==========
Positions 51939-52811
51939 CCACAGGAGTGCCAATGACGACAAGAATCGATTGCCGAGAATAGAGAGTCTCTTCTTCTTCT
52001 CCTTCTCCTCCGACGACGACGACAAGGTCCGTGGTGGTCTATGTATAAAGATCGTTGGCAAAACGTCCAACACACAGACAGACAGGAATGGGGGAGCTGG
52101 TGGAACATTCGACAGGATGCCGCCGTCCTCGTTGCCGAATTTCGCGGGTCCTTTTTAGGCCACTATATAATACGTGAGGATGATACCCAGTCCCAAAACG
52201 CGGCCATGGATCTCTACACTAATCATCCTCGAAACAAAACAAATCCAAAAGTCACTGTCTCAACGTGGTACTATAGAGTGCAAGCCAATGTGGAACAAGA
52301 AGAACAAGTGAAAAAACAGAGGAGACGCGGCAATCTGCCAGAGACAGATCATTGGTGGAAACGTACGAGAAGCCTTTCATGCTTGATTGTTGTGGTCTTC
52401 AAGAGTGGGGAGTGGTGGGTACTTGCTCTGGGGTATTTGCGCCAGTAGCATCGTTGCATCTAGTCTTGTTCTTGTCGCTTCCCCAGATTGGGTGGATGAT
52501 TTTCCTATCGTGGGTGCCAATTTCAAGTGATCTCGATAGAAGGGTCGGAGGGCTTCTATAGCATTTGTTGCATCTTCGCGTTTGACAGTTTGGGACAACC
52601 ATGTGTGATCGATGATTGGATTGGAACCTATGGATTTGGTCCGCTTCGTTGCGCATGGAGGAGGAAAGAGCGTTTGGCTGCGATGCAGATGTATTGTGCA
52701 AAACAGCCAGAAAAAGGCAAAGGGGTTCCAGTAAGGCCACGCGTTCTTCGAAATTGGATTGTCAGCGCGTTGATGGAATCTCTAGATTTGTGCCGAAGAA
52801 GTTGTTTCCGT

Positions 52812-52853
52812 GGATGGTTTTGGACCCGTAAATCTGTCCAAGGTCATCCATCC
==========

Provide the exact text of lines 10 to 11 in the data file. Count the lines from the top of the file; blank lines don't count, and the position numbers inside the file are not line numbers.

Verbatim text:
52701 AAACAGCCAGAAAAAGGCAAAGGGGTTCCAGTAAGGCCACGCGTTCTTCGAAATTGGATTGTCAGCGCGTTGATGGAATCTCTAGATTTGTGCCGAAGAA
52801 GTTGTTTCCGT